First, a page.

One of the most famous fossils of the human family is Lucy. If you’ve ever had the chance to see her (or a reconstruction) you’ll be struck by one thing: She’s tiny. Human height has clearly changed dramatically over the course of our evolution.
But that doesn’t mean we’re exactly the pinnacle of human height evolution either. It turns out our stature actually peaked 100,000 – 200,000 years ago. The median height then (across both sexes) was 10 cm higher than present hunter-gatherers. And still 4 cm higher than the average American today.
Why have we shrunk? And will we ever return to the dizzying median height of 1.74 metres tall? Let’s find out.
Human height chronology
Lucy was an adult female Australopithecus that lived more than 3 million years ago. Despite being fully grown, she measures up at only 1.1 metres tall (or 3 foot 6). She was small for her species, but taking their average height (1.28 metres) doesn’t change much. These early family members were still very small.
And it’s not just Lucy’s species either. Every member of our lineage was around this size for the first five million years of our evolution. But as we plot the height of the hundreds of hominin fossils we’ve found, a change begins to emerge. With the appearance of our group – Homo – evolved that we start seeing a significant growth. This started around 2.5 million years ago and reached its peak by some time within the last million years.
Now, that little chronology involves a fair few dates and measurements that can make it tricky to remember. So instead, here’s that info in a handy timeline form. Also pictured is body mass, because I’m nothing if not thorough.
As the chart shows, our family’s weight changed in a similar pattern, although it peaked with the Neanderthals. Who, interestingly enough, had a slight decrease in height as per the chart above. They were short but heavy.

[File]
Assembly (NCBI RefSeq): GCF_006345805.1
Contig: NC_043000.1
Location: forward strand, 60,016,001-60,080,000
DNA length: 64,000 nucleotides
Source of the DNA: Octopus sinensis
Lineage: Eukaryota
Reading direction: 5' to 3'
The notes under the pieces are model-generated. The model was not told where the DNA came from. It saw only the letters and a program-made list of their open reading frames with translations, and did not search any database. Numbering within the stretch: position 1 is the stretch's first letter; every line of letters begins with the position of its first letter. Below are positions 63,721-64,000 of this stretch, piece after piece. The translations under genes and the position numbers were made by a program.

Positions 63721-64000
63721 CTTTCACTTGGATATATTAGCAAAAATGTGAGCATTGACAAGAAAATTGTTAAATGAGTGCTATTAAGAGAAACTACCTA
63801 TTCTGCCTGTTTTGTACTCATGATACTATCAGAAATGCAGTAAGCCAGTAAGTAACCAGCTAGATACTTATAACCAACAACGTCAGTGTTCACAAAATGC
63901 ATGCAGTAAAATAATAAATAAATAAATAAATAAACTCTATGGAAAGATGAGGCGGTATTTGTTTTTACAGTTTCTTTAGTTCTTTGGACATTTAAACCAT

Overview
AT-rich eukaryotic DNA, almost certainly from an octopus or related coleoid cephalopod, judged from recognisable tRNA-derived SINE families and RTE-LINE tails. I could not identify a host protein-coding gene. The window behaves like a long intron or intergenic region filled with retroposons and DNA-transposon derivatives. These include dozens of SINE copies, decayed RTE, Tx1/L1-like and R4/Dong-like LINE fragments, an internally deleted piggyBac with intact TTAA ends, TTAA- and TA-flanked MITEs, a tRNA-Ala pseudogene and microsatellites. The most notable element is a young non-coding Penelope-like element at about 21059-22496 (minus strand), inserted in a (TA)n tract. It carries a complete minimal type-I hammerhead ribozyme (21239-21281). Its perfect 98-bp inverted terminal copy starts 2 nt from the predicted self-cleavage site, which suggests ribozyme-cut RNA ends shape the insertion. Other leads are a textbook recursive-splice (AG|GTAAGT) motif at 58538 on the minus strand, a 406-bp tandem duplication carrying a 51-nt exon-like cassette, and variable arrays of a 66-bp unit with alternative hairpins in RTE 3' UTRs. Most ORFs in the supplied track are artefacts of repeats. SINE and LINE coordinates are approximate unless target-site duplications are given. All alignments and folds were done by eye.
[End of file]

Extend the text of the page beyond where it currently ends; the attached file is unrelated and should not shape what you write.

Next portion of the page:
Interesting asides aside, there is a general pattern here. We started fairly consistently small, consistently grew, then became increasingly varied (with height and weight not always aligning) and eventually started to get shorter.
To understand why our lineage became small, you have to remember that humans are still animals. As such, we’re influenced by (and have to adapt to) similar forces. One of the big ones is temperature.
See, the further north you travel the colder it gets. As such, a group evolves to deal with this. A common adaptation is greater mass. It helps with insulation and other stuff. This is Bergmann’s rule.
However, at the same time, increasing mass can also increase surface area, which radiates heat faster. This can make getting a larger mass counterproductive. As such, species also began to shrink their limbs and trunk. This is Allen’s rule.
This creates a tradeoff. Getting bigger helps to a point, after which Allen’s rule comes into play and size must decrease. This switch between the rules happens for different points in different species. For humans, this tradeoff happens at roughly the same latitude of Europe.
At least, Europe is where this switchover happens currently. But about 50,000 the world was in the depths of the ice age. The colder climate would have pushed this switchover further south, forcing human height to become shorter in more populations. By coincidence, this is also the time humans began to shrink. Oh wait, that’s not coincidence. That’s science.
In short, we got short because humans are animals that have to deal with the same problems as other animals.
Sometimes that means we have to evolve smaller, not bigger.
Grabowski, M., Hatala, K.G., Jungers, W.L. and Richmond, B.G., 2015. Body mass estimates of hominin fossils and the evolution of human body size. Journal of Human Evolution, 85, pp.75-93.
McHenry, H.M., 1994. Behavioral ecological implications of early hominid body size. Journal of Human Evolution, 27(1-3), pp.77-87.
Neufuss, J., Robbins, M.M., Baeumer, J., Humle, T. and Kivell, T.L., 2017. Comparison of hand use and forelimb posture during vertical climbing in mountain gorillas (Gorilla beringei beringei) and chimpanzees (Pan troglodytes). American journal of physical anthropology.
Will, M., Pablos, A. and Stock, J.T., 2017. Long-term patterns of body mass and stature evolution within the hominin lineage. Royal Society Open Science, 4(11), p.171339.